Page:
'I think of a number, multiply it by itself then add 9 and the answer is 90. What number was I thinking of?'
If you have completed any of the Level 1 activities on linear equations you will be familiar with this type of puzzle. But if you haven't, do not worry, all will be explained. These sorts of problems are best solved by writing them as equations. If I use x (or any letter) to stand for the number I thought of, I can write the puzzle without using any words but using numbers, letters and symbols as:
x² + 9 = 90
Remember, when we multiply a number by itself we are squaring. Any equation which contains an x² as the highest power of x (no x³ for example) is called a quadratic equation, and solving them is a very important area of maths. Now, to find out what number x is I solve the equation. That means getting it in the form x = ......, by doing the same to both sides. So, firstly we need to remove the +9 by doing the inverse to both sides which is -9. This gives us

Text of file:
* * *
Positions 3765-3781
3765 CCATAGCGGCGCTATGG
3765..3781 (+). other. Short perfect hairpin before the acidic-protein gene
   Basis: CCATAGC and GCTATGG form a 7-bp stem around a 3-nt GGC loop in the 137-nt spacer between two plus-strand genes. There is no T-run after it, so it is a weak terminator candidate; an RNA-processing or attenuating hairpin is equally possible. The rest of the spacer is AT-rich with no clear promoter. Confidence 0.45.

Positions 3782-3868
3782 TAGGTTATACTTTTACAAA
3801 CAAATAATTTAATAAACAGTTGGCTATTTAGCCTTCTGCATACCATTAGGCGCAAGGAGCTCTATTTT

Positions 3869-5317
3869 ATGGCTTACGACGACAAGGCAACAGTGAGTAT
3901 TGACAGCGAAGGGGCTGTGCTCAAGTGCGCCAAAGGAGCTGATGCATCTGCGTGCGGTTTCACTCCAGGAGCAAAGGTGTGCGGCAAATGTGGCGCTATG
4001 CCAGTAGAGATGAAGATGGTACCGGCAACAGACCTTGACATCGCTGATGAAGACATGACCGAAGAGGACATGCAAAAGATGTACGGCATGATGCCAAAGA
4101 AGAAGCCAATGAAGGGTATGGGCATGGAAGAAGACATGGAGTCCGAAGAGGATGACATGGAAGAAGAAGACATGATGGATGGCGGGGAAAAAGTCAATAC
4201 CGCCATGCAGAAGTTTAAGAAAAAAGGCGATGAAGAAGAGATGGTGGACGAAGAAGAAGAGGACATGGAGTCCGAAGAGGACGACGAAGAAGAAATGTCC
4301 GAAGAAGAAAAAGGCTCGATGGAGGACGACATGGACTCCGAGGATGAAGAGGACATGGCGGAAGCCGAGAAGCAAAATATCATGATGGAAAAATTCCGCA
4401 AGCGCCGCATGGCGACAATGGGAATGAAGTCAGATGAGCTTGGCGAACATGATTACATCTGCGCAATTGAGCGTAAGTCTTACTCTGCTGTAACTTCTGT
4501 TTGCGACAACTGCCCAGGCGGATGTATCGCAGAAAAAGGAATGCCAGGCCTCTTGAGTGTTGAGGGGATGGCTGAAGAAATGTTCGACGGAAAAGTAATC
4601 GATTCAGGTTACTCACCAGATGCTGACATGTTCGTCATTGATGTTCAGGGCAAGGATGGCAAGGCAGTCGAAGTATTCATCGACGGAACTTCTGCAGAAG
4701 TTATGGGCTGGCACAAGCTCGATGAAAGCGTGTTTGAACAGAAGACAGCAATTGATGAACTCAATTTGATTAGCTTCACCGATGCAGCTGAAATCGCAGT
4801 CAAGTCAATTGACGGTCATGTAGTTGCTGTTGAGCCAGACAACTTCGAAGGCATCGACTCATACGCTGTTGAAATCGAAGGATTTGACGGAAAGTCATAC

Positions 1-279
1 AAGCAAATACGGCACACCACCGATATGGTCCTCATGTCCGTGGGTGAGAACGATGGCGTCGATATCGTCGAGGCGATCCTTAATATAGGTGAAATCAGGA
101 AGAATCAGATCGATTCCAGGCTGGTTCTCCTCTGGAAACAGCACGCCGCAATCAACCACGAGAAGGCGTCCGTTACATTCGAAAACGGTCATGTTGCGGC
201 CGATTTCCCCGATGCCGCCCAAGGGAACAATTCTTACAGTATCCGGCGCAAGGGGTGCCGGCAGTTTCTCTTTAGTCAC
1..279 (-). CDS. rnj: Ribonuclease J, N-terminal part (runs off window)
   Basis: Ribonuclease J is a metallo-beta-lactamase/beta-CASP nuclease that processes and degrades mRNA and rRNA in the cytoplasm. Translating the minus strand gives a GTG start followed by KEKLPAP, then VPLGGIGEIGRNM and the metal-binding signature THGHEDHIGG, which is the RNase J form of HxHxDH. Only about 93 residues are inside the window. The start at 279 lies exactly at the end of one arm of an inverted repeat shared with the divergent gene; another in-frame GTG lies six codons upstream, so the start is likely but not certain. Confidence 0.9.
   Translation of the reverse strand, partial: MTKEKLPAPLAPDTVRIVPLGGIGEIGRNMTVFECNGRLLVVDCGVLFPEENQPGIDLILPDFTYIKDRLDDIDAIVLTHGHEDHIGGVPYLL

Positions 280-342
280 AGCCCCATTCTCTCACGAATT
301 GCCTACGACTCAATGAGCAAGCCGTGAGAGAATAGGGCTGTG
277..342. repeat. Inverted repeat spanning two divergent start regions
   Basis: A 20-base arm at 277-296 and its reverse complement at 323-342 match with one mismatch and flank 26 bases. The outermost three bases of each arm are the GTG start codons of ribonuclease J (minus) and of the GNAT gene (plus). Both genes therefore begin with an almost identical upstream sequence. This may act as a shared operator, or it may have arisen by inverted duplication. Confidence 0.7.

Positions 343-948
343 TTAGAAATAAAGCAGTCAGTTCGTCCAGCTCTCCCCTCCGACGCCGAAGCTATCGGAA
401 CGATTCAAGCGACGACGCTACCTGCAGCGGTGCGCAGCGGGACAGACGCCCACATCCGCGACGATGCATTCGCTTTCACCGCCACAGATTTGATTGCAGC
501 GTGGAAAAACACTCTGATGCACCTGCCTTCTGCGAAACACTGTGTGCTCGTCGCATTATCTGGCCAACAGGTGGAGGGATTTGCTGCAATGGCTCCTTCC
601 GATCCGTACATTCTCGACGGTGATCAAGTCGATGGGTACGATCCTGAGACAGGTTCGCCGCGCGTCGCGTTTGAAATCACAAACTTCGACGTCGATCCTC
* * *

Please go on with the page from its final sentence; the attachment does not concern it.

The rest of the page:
x² = 81
Now, I need to remove the 'squaring' by doing the inverse to both sides which is 'square rooting'. This gives us
x = 9
Now strictly speaking there are two square roots of 81. This is because when you square a negative number you get a positive, so 9² = 81 and (-9)² = 81. So the square root of 81 could be 9 or -9. Usually, we are just interested in the positive square root, but it is always safest to include both. Remember, the symbol for square root is √ so we write
√81 = 9 or -9 or √81 = ±9 (the ± symbol means the answer can be positive or negative)
We set the working out to this as follows:
Here is another equation:
2x² + 2 = 100
In order to solve this equation, first, we must subtract 2 from both sides. This will give us 2x² = 98. Now we need to be careful about the order we do the next two inverses. 2x² means 2 times x² so we need to apply the inverse of x2 next which is ÷2. This gives us x² = 49. Finally, we square root both sides to give x = ±7. We set out the working as follows.
If the last step does not have a whole number square root we will need to use a calculator. There are some questions like this in the exercise. Ready to try some now? Here we go!